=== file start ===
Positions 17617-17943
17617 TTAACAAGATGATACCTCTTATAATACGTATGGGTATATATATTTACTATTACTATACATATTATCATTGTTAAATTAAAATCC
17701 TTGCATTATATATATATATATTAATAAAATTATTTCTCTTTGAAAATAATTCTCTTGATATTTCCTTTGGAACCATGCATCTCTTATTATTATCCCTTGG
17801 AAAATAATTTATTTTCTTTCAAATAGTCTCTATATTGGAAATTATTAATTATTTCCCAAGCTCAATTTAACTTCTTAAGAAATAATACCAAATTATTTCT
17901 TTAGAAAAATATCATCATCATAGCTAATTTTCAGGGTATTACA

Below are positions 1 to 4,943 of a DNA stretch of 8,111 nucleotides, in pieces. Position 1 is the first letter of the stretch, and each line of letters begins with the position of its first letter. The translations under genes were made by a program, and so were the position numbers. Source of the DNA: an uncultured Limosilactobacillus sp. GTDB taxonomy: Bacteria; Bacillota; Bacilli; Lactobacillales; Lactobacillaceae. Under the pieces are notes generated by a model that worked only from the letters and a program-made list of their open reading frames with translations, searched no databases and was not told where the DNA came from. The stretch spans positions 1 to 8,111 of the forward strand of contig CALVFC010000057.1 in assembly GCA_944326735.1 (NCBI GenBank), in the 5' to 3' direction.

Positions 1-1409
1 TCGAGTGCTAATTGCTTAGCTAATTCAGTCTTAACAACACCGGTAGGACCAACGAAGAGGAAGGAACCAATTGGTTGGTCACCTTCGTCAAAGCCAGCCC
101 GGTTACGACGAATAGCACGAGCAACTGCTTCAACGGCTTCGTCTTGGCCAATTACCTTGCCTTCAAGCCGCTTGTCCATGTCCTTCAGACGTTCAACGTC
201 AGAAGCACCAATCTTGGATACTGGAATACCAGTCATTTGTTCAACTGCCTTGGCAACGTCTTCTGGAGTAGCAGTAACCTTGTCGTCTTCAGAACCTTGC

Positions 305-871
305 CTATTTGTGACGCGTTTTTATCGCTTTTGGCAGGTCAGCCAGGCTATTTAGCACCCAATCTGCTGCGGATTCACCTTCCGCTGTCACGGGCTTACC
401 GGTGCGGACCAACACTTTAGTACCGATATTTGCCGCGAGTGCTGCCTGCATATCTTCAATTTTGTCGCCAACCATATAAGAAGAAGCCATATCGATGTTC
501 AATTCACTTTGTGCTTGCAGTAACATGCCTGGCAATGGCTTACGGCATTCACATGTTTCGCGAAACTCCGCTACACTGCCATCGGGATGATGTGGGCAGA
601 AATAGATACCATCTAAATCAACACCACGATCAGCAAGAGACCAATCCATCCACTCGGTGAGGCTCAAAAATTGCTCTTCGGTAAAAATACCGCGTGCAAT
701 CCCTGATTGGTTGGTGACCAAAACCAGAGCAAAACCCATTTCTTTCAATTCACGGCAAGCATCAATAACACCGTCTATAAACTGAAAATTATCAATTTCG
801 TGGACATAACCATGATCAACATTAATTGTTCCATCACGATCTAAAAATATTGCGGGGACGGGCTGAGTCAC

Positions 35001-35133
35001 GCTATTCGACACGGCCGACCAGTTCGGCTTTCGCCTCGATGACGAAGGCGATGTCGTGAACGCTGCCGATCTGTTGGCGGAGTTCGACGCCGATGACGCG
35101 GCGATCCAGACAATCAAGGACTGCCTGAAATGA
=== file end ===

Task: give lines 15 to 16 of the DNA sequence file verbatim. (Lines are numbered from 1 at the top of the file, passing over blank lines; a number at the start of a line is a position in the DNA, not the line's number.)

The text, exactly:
601 AATAGATACCATCTAAATCAACACCACGATCAGCAAGAGACCAATCCATCCACTCGGTGAGGCTCAAAAATTGCTCTTCGGTAAAAATACCGCGTGCAAT
701 CCCTGATTGGTTGGTGACCAAAACCAGAGCAAAACCCATTTCTTTCAATTCACGGCAAGCATCAATAACACCGTCTATAAACTGAAAATTATCAATTTCG